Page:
Maxciel Pereira dos Santos, a veteran defender of Brazil’s indigenous people, has reportedly been shot dead in a remote Amazon town while riding his motorcycle.
The BBC reports Santos was shot twice in the head while riding his motorcycle down the main street of Tabatinga, a Brazilian city near the border of Colombia and Peru, according to a statement issued this past weekend by the National Indian Foundation (INA), a union representing workers at Brazil’s indigenous protection agency, FUNAI. This incident happened on the evening of Friday September 6, according to Brazilian newspaper Folha de São Paulo.
Santos worked at FUNAI for the past 12 years, where he defended both contacted and uncontacted Brazilian tribes from miners, loggers, farmers, and anyone else seeking to seize land in the Amazon rainforest. As Reuters pointed out, Santos was reportedly “murdered execution-style” in front of his family members. Police investigators have yet to disclose potential suspects or a motive, reports Folha de São Paulo.
The killing has been described as murder, but let’s call it for what it actually is—an assassination.
The incident coincides with rising international concern about the state of the Amazon rainforest, and its unfolding destruction. More than 100,000 fires have ignited in the Amazon this year, almost all of which have been intentionally ignited to clear land. Fingers of blame can be squarely pointed in the direction of Brazilian President Jair Bolsonaro, who has cut funding for the protection of the Amazon and the prevention of wildfires. The new president has also expressed his support for loggers and farmers setting the blazes while ignoring the rights of Brazil’s indigenous people.
In its statement, INA claimed that Santos’ was murdered in retaliation for his work at the Vale do Javari Reservation where he protected indigenous people from the “illegal invasions” by hunters, miners, loggers, and others. Vale do Javari is roughly the size of Austria, and it’s home to the world’s largest population of uncontacted tribes.
In a brief statement from FUNAI, the agency said it “publicly regrets the murder” of Santos, and that its president, Marcelo Xavier da Silva, will travel to the region this week, “where he will meet with public security authorities, requesting speed in determining the facts.” Santos’ death represents “a great loss to the Foundation,” noted FUNAI in its statement.
Bioethicist Kerry Bowman from the University of Toronto has visited the Javari valley many times, learning about the relationship between forests, biodiversity, indigenous people, and climate change. Bowman personally met Santos several times in his role with FUNAI.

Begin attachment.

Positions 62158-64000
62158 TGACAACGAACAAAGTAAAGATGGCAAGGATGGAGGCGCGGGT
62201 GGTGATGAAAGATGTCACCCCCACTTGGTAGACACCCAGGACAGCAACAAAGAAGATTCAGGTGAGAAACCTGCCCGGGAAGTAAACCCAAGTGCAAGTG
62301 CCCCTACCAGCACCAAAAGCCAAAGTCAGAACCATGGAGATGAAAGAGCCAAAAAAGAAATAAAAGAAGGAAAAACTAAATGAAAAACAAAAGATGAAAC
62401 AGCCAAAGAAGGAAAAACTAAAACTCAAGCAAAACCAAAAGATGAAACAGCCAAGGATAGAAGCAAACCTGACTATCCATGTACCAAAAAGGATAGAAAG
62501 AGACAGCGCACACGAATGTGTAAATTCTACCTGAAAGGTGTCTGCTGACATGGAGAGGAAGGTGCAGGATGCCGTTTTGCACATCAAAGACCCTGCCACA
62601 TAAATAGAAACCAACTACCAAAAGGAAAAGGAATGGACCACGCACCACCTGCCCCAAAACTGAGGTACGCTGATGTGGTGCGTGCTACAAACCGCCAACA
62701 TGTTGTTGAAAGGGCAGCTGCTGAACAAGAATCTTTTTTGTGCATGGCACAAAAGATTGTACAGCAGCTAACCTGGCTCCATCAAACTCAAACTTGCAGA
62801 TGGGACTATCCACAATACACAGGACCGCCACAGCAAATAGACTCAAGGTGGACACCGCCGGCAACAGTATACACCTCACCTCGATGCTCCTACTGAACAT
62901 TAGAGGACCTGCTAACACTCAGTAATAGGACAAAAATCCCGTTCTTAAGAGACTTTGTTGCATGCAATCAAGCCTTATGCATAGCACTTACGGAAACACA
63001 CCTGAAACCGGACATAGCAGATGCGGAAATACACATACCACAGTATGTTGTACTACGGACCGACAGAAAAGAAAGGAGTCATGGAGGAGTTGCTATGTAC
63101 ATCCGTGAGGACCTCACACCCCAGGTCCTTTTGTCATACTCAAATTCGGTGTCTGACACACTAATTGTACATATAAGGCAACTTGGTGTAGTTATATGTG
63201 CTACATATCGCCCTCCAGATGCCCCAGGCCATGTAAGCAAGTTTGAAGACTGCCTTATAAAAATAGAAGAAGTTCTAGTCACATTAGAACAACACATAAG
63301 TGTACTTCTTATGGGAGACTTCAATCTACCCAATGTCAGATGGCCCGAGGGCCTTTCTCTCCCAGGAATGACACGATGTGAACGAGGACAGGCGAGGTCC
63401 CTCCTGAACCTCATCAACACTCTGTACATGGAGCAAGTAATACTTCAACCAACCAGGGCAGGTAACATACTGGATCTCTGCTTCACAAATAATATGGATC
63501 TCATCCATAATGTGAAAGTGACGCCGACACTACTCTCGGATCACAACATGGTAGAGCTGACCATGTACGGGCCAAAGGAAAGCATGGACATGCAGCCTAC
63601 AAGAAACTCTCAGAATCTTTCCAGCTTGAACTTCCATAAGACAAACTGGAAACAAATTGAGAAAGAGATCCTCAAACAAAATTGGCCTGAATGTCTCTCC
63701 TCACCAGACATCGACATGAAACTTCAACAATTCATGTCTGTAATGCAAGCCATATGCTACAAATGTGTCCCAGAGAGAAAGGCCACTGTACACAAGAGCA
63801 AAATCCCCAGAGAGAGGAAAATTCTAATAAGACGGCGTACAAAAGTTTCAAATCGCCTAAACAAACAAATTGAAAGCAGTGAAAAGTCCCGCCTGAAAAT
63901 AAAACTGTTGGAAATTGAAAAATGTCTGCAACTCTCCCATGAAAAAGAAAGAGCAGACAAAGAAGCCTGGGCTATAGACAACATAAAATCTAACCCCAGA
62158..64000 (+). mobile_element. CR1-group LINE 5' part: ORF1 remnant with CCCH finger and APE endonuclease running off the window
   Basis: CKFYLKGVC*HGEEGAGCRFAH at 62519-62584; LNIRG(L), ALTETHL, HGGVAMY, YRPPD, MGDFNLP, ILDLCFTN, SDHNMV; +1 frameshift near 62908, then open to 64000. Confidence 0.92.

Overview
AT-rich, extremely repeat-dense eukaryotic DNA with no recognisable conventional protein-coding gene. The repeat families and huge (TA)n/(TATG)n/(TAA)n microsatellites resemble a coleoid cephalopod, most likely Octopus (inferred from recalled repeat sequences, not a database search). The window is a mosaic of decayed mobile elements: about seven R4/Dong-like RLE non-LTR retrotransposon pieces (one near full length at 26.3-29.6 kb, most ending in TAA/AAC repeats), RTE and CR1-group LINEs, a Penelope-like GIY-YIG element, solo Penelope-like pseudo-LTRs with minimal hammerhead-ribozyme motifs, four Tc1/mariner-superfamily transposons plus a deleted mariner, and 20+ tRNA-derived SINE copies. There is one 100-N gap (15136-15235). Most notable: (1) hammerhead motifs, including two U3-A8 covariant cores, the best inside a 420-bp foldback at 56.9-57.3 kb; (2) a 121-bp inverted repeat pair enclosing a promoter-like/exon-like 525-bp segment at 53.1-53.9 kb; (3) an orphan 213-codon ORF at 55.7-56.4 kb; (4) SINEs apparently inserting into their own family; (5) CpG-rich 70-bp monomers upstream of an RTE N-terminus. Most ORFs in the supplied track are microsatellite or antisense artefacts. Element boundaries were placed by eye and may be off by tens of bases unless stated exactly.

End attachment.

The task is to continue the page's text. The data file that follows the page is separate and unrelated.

“I respected him greatly—he was a very brave man,” Bowman told Earther. “His death highlights how standing up for environmental and indigenous rights protection can cost people their lives.”
Bowman said river entry into the Javari valley has, until very recently, been strictly controlled by FUNAI, with its guards permanently posted at entry points to prevent illegal entry in an effort to protect indigenous people and the environment.
“Budgets have been slashed and protection is now minimal and increasingly challenged,” said Bowman. “The protection of places like the Javari represent not just environmental and human rights protection but also secures a climate shield, which benefits us all.”
Sadly, it’s not uncommon for Brazilian activists to be killed. Recent research shows 684 environmental defenders have been murdered protecting the natural world from exploitation. Many were killed in Brazil where 56 defenders alone were murdered in 2017, and Bolsonaro’s election last year could only raise the stakes.
As Bowman noted that Bolsonaro’s choice of Marcelo Xavier da Silva to lead FUNAI is troublesome news given his far-right views. He also has strong connections with Big Agricuture, which the Guardian points out, “the move effectively puts Brazil’s powerful agribusiness sector in charge of indigenous affairs.” As a taste, here’s what Silva told reporters in July:
“You want the indigenous people to carry on like prehistoric men with no access to technology, science, information, and the wonders of modernity. Indigenous people want to work, they want to produce and they can’t. They live isolated in their areas like cavemen. What most of the foreign press do to Brazil and against these human beings is a crime.”
Indeed, Bowman said Brazil’s new government “represents a major shift in views, and implementation of laws and policies in relation to indigenous people and the environment” and that de Silva in particular is “a major departure from previous values.” Bowman worried that it could lead to major development in indigneous areas, which includes protected reserves in the Amazon such as the Javari Valley.
Such encroachments could lead to more clashes and potentially more deaths. Brazil is becoming an increasingly dangerous place for indigenous people—and those who seek to defend them.